Once a client has realized the value of our software, we work with the client to identify opportunities for follow-on sales. However, we may not be successful in demonstrating this value for a number of reasons, including the performance of our products, the quality of the services and support provided by us and our partners, or external factors. Also, some of our smaller clients may have limited additional sales opportunities available. We may not obtain follow-on sales, or the follow-on sales may be delayed, and our future revenue could be limited. This could lower the total value of all transactions and adversely affect our financial performance.
We will need to acquire or develop new products, evolve existing ones, address any defects or errors, and adapt to technology changes.
Technical developments, client requirements, programming languages, and industry standards change frequently in the markets in which we operate. As a result, our success will depend upon our ability to enhance current products, address any product defects or errors, acquire, or develop and introduce new products that meet client needs, keep pace with technology changes, respond to competitive products, and achieve market acceptance. Product development requires substantial investments for research, refinement, and testing. We may not have sufficient resources to make necessary product development investments. We may experience technical or other difficulties that will delay or prevent the successful development, introduction, or implementation of new or enhanced products. We may also experience technical or other difficulties in the integration of acquired technologies into our existing platform and applications. Inability to introduce or implement new or enhanced products in a timely manner could result in loss of market share if competitors are able to provide solutions to meet client needs before we do, give rise to unanticipated expenses related to further development or modification of acquired technologies, and adversely affect future financial performance.
The market for our offerings is intensely and increasingly competitive, rapidly changing, and highly fragmented.
We compete in the CRM, including marketing, sales, and customer service, DPA, including BPM, case management, decision management, robotic automation, co-browsing, social engagement, and mobile application development platform software markets, as well as in markets for the vertical applications we provide (e.g. Pega KYC™ for Financial Services, Pega Underwriting™ for Insurance). These markets are intensely competitive, rapidly changing, and highly fragmented, as current competitors expand their product offerings and new companies enter the market.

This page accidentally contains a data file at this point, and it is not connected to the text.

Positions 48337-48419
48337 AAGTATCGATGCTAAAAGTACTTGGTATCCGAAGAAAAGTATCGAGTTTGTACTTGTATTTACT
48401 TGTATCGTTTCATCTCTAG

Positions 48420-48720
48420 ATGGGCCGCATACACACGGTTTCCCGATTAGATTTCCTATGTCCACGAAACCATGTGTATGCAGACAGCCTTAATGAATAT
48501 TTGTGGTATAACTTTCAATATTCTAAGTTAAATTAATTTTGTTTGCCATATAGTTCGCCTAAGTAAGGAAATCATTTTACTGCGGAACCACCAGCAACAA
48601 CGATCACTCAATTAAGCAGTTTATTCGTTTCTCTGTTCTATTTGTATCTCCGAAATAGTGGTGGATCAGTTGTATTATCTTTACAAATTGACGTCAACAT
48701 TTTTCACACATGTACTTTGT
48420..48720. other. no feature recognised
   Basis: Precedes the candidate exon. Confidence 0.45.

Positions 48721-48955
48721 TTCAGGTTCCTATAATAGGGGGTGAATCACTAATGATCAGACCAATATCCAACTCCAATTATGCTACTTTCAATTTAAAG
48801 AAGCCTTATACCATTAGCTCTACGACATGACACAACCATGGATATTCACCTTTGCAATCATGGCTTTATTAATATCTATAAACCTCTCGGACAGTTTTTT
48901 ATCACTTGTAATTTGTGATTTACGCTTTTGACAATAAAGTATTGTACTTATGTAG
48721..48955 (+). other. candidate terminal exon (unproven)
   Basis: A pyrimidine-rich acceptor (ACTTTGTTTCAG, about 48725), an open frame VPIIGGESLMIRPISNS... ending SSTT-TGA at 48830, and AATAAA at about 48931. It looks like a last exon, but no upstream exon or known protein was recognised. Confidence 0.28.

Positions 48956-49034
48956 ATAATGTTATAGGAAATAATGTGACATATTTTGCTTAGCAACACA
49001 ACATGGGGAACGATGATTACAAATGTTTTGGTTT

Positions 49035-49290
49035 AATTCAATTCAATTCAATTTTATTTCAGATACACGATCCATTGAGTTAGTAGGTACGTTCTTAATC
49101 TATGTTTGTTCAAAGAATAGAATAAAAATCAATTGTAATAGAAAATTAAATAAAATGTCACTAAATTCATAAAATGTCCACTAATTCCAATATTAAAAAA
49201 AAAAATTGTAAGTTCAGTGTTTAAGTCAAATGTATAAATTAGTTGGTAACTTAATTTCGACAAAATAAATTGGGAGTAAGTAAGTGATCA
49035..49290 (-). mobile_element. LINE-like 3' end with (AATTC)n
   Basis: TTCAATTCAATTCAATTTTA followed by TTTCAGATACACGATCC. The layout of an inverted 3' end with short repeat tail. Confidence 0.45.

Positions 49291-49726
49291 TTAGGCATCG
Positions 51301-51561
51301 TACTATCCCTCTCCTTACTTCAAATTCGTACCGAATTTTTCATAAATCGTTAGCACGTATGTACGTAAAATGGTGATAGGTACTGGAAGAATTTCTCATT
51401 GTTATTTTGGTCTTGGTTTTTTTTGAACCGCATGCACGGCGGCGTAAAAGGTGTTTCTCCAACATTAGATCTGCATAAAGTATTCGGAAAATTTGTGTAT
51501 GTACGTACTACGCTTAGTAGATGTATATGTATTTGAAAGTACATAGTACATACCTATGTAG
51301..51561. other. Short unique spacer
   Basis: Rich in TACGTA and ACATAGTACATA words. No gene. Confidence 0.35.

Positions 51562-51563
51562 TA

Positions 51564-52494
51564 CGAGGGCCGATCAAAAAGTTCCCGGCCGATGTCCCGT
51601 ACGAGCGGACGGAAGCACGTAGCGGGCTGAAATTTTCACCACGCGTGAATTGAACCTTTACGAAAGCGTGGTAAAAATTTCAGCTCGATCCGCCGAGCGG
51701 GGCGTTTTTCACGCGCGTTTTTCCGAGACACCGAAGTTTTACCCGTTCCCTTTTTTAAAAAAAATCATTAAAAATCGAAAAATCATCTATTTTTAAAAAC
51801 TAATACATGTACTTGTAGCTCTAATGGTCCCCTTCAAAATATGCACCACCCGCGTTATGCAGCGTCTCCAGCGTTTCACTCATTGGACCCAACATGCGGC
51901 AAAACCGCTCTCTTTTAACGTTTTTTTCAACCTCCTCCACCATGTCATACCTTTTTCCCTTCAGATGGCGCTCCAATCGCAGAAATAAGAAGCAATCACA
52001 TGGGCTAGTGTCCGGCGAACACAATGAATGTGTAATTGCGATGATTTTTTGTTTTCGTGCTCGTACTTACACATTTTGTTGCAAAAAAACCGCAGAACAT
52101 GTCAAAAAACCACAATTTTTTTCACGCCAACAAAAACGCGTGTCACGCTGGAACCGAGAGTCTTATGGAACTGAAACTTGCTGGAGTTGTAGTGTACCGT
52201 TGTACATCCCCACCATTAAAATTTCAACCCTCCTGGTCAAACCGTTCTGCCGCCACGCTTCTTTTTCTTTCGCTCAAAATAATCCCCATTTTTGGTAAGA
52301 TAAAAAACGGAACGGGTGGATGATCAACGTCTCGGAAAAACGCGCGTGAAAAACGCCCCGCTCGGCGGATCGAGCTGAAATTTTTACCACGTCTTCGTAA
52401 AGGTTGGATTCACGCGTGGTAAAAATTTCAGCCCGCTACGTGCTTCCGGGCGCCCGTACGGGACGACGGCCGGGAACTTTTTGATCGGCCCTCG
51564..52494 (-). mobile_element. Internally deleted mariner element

We encounter significant competition from other technology vendors, as well as clients’ internal information systems departments, that seek to modify their existing systems or develop their own proprietary systems, and professional service organizations that develop their own products or create custom software in conjunction with rendering consulting services. Competition for market share and pressure to reduce prices and make sales concessions are likely to increase. Many of our competitors, such as IBM, Oracle Corporation, Microsoft Corporation, SAP SE, and Salesforce.com, have far greater resources than we do and may be able to respond more quickly and efficiently to new or emerging technologies, programming languages, or standards, or to changes in client requirements or preferences. Competitors may also be able to devote greater managerial and financial resources to develop, promote, and distribute products and to provide related consulting and training services. There can be no assurance that we will be able to compete successfully against current or future competitors or that the competitive pressures faced by us will not materially adversely affect our business, operating results, and financial condition. See "Competition" in Item 1 of this Annual Report for additional information.